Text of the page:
Explore the Hidden Crabtree Valley

This hike feels like a secret, but the kind of secret that’s too good to share.

Crabtree Valley is a remote Pacific Northwest paradise, and the trail through these acres is sweet and simple. It leads travelers through a barrier of boulder down into a valley that’s been protected from fire, logging, and winter storms. You can find spectacular and serene old-growth trees here, as well as a sparkling lake and quiet meadows.

The trail is an out-and-back that starts at the Crabtree Valley Trailhead. It’s starts off with a little boulder-clambering, and then leads down a forested road. The trail bends, and starts to wind down the valley towards the lake. Experienced travelers may be tempted to bushwhack a straighter path to the bottom, but be wary of the steepness of the slope.

A few miles in you’ll hit concrete barricades, at which you’ll need to take a sharp left and hike for a bit. The trees open up here into a grassy meadow. Continue along the path, and you’ll find yourself at the lakeshore. There’s a lightly trodden trail around the loop of the lake to explore, as well as several old rocky roads to wander down that lead to dead ends. And somewhere in the tangle of forest grows the giant King Tut, a massive Douglas fir.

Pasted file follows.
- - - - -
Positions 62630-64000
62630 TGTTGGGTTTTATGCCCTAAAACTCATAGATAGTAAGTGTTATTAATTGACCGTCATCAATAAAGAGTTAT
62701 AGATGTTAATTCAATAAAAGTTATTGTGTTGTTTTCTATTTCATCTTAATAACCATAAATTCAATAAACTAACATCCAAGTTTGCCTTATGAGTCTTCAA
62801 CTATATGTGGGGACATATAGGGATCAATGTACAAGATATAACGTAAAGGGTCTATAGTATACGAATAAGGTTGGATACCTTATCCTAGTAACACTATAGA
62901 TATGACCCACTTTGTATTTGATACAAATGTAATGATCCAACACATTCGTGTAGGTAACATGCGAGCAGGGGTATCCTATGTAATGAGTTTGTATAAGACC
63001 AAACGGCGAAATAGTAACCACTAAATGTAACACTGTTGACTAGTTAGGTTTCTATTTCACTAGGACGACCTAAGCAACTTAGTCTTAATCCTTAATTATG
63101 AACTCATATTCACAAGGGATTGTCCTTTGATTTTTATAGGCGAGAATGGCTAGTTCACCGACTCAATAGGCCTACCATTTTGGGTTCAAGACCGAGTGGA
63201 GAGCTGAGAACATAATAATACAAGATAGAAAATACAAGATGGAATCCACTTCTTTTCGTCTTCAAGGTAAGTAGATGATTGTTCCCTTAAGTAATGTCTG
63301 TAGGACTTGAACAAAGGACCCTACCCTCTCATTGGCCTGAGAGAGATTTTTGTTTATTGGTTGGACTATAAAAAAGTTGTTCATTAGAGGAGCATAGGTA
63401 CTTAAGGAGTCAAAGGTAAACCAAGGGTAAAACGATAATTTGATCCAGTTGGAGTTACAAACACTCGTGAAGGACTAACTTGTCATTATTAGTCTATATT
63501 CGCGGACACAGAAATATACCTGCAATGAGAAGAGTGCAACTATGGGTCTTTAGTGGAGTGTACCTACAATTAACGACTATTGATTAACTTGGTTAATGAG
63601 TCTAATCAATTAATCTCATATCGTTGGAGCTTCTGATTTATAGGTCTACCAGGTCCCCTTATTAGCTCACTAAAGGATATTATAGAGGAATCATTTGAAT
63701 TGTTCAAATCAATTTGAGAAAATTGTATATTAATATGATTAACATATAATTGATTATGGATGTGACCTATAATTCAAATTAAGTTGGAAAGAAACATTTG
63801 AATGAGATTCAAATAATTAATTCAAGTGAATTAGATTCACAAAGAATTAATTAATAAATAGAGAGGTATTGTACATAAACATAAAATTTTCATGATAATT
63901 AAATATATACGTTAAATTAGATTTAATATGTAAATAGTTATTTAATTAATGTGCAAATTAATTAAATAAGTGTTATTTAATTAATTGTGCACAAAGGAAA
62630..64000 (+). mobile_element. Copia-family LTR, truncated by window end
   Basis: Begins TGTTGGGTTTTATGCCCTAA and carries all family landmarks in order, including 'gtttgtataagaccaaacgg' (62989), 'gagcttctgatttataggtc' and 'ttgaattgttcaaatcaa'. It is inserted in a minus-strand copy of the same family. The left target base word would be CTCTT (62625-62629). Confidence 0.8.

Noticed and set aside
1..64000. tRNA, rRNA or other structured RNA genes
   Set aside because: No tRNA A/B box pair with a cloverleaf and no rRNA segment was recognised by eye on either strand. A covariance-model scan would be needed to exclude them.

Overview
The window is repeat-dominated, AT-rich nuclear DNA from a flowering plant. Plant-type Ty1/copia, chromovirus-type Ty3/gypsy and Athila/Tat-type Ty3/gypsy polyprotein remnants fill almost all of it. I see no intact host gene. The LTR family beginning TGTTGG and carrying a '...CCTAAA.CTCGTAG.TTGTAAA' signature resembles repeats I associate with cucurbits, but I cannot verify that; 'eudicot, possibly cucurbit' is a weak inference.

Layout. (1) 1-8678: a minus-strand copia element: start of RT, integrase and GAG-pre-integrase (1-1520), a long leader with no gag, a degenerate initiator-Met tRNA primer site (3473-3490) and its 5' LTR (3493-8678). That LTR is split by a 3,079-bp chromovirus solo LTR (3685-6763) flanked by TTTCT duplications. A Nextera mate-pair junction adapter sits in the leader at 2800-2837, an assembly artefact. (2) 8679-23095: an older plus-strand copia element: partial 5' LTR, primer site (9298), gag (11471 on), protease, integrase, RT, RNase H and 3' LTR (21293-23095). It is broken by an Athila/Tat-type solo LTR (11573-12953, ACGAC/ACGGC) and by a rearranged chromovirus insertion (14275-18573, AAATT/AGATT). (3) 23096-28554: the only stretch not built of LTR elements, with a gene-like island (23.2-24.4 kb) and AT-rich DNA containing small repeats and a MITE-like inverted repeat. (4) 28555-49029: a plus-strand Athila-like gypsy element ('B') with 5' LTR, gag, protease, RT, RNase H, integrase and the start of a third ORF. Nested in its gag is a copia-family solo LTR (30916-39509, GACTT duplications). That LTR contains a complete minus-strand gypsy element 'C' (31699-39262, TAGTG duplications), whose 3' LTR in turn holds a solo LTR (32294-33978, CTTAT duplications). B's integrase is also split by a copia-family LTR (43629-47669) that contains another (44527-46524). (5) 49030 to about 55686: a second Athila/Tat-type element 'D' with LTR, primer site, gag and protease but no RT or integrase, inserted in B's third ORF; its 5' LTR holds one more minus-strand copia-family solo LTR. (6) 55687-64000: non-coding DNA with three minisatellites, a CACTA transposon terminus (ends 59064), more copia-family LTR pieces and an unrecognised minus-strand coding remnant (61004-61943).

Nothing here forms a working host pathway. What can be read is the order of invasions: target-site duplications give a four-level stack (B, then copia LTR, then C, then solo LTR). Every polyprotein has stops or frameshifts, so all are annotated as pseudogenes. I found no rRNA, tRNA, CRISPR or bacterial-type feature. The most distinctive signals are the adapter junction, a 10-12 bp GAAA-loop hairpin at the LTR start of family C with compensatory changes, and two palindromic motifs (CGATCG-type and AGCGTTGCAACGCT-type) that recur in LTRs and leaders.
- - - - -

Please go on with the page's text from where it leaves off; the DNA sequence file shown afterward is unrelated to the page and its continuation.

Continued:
This is a hike that sees few travelers, so it’s a wonderful getaway spot for someone seeking solitude in nature. You’ll see some amazing old-growth trees (500 – 1,000 years old) along the way, sheltered from harm for decades by the area’s encircling ring of rocks that were carved thousands of years ago by an Ice Age glacier. The area is also protected from humans by the government as an Area of Critical Environmental Concern.

Directions from Sweet Home:

Take Highway 20 east until you hit Quartzville Road, then turn north. Keep driving another 20 miles. Turn left onto the S. Fork Packers Road, and then take a right on Yellowstone Access Road. You’ll hit a T in the road, where you’ll take a right and drive another 0.9 miles until the road ends in a wall of boulders. Park here, climb over the boulders and you’ll find the trailhead.

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